The students will act as advocates for their philosopher. They will be charged with convincing students and staff to vote for one or the other philosopher for the award of most valuable philosopher for the government of our school. They will do this by explaining to the voters the important contributions of their philosopher, in order to show the voter that their man is the more important man. The students, using a petition in which each voter must sign their name and may only sign once, will collect the votes.
In this case Lesson 7 becomes an opportunity to count votes and rehash the experience in advance of assigning the essay, which appears in the first version of lesson 7. If one wanted to extend this assignment beyond 1 day, one could make use of lesson 8 as a means of extending the process.
Lesson 8: What rights are important to you?
Given that I do my best to give my students an opportunity to peer edit formal essays, this lesson is designed to take place over the course of two days. Each day the lesson will begin with peer editing, in which students share their work with a partner who looks over it for errors, omissions, or areas for improvement. On the first day the students will peer edit each other's introductions and outlines, and on the second day the students will peer edit each other's rough draft.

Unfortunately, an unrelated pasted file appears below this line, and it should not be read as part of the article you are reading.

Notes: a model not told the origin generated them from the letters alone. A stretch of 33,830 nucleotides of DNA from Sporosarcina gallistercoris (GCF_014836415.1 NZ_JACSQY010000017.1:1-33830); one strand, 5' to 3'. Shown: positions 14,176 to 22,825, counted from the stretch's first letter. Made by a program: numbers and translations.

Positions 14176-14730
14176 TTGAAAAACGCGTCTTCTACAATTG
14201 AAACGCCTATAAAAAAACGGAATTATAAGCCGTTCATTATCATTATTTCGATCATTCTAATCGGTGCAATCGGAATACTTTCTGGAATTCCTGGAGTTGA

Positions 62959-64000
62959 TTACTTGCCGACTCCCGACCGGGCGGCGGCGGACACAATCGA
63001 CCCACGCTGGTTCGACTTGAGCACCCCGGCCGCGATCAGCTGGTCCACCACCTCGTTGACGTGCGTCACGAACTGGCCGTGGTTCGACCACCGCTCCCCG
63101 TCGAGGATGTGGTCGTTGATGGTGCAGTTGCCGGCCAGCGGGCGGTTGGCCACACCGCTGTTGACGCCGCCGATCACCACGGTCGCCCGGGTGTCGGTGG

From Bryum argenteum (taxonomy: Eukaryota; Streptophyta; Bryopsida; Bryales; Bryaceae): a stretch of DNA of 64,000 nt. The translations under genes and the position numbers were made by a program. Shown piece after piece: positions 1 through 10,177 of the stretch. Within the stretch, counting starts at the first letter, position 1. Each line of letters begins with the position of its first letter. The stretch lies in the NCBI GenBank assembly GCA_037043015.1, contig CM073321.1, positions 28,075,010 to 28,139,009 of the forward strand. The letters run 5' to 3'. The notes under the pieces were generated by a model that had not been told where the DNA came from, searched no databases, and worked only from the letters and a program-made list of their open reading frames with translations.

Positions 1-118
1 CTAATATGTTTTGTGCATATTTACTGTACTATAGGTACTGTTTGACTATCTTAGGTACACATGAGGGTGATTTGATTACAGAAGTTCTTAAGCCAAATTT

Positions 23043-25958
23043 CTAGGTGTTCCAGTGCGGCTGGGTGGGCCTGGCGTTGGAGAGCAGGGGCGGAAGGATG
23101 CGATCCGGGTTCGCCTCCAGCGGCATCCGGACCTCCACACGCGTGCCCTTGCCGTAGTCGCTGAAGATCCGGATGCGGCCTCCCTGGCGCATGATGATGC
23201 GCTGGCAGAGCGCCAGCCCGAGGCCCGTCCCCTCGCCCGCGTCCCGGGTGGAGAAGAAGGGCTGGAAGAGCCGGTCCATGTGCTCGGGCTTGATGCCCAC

After the peer editing is complete on the first day the teacher will pass out the Universal Declaration of Human Rights, which the students will read through together and discuss. This will be followed (if there is time) by reading Kurt Vonnegut's Harrison Bergeron. If the reading and discussion of both cannot be completed in one day, it can easily be extended into two.